When my husband and I were in the process of having plans drawn up for our new home, we found our dream home. Down to the very last detail, this house is every single thing we’ve ever dreamed of owning in our adult lives. Nothing was going to stop us from owning this house; and it didn’t. We have been here a year and-a-half now. However, many people find that just when they think that they’ve secured their new home, someone else outbids them. Low rates, a lack of available homes and increasing prices are making the market a little crazy in some areas of the country, and bidding wars for homes are becoming more and more common. Want to win yours? We have some expert advice for you to follow.
Sometimes the winning bid in a bidding war is the one most appreciated by the seller. Someone might ask that they have a quick close. Someone else might say, “I’ll close when you are ready,” and others might state that they’d like to close quickly but are willing to rent the house to the seller for an addition 30-days following closing until they have time to move and find a new home. It all depends on the buyer, but flexibility is sometimes the difference.
Keep your contingencies simple
“And then we want the washer and the dryer, and the left side of the golf cart, the painter to come in and paint the trim black two weeks before closing and we’d like to see if we can add yet another contingency to keep the cat, too,” versus, “Contingent upon a 30-day closing,” is probably not going to win. Even if someone bids higher than you, you could still get the house if your contingencies are reasonable and short.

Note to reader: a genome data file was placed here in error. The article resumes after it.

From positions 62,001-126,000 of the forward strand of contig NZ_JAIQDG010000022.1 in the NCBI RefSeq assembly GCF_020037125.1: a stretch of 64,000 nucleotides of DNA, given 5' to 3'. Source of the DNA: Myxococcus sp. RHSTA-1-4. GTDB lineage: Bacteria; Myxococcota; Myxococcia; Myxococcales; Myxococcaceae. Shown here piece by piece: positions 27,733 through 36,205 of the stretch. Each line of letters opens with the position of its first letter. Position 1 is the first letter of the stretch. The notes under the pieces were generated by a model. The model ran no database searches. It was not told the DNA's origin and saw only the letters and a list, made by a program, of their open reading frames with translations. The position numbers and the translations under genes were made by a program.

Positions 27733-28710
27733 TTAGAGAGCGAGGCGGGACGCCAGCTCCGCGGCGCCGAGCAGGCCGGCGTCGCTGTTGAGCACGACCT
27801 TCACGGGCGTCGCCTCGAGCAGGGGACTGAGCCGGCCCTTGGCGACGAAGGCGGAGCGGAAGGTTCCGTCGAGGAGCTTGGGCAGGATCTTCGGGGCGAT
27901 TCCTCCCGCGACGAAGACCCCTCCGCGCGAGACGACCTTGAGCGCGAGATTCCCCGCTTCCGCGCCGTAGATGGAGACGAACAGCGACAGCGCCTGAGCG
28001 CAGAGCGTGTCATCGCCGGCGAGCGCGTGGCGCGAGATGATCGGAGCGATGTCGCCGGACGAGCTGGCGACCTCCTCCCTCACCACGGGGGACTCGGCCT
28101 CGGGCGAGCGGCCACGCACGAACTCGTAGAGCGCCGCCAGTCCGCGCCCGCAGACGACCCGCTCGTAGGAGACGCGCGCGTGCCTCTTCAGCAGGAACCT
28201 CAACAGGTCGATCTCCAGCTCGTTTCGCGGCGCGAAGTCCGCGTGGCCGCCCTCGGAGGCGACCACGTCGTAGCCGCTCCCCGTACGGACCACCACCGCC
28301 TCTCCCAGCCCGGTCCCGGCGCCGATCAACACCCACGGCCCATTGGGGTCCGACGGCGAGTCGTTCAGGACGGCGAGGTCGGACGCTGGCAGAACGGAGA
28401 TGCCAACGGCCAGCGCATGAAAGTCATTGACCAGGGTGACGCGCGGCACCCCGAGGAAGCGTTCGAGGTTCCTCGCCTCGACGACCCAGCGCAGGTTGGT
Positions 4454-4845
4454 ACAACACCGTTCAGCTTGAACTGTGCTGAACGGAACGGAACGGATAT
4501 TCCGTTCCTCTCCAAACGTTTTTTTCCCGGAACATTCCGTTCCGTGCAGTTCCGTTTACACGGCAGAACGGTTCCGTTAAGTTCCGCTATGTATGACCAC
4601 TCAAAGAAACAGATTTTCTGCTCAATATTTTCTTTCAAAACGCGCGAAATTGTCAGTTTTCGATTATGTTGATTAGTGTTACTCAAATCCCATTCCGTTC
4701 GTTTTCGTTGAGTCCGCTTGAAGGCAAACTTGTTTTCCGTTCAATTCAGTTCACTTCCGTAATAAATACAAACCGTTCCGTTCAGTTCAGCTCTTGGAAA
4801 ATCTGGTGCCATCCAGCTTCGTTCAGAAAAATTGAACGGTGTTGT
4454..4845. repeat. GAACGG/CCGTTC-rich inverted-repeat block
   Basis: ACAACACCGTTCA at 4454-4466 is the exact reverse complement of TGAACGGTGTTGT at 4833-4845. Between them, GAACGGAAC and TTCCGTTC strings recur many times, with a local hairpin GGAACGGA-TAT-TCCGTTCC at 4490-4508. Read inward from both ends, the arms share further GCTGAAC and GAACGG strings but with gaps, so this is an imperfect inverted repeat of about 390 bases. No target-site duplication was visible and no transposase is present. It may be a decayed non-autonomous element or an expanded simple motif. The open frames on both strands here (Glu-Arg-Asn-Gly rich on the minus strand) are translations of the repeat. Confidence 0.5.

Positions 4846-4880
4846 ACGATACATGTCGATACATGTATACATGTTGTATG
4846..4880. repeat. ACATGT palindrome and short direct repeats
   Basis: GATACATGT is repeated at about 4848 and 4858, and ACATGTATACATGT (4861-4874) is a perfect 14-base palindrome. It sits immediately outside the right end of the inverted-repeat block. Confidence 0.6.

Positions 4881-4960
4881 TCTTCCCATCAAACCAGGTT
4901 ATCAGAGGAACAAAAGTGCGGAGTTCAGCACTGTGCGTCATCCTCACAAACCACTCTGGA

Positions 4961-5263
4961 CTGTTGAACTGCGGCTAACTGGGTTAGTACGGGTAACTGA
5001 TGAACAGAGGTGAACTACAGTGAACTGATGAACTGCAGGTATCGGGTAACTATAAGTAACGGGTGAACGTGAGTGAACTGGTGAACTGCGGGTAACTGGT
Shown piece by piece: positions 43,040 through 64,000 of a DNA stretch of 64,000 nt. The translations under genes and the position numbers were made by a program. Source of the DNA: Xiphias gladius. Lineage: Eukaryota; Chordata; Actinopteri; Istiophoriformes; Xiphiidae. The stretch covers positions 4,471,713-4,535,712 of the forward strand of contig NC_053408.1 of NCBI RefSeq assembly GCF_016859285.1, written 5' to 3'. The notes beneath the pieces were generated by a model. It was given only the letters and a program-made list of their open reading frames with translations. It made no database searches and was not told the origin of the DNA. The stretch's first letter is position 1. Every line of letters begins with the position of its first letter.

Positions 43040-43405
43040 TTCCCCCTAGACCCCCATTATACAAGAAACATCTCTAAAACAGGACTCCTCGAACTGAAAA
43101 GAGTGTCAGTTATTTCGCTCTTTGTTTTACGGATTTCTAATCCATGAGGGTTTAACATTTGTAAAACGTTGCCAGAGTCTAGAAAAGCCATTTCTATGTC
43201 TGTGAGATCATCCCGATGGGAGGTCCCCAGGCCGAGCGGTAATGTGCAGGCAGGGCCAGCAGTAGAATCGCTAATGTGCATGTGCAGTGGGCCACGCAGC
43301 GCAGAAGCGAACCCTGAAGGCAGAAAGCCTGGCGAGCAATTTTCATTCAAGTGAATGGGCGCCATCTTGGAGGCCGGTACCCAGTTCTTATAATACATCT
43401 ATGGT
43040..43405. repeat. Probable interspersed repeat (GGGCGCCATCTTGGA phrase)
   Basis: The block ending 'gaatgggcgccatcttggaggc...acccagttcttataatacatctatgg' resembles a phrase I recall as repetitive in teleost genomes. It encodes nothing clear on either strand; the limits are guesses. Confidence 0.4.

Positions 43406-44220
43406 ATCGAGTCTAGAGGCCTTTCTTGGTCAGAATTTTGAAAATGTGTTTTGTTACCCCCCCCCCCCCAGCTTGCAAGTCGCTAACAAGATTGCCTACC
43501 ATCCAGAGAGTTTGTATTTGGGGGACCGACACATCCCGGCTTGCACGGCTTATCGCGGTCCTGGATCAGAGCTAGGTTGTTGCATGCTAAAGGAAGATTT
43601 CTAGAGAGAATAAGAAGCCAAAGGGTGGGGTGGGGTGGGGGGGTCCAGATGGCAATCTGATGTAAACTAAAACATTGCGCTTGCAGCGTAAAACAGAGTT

Write a letter
Agents recommend that you send a written letter to the seller of a home, and include photos of your kids, pets and yourself, explaining to them why you want to live there. Your touching story of just giving birth to twins and having all that space for your four kids to run around and explore, play and enjoy while they grow up in a home that feels so much like a family home, and so much like a safe haven might just be the story sellers need to choose you in a bidding war.
Add an Escalation clause
This is quite simple and it saves you a bit of time. Let’s say that the house you love costs $450,000 and you know there will be multiple offers. Come in at full asking and then add an escalation clause that states you’re willing to go X dollars over that price up to a limit. For example, offer the full $450,000 and then add a clause stating you’re willing to go $1,000 over any higher bid up to $461,000. This means you’re not losing wars left and right.
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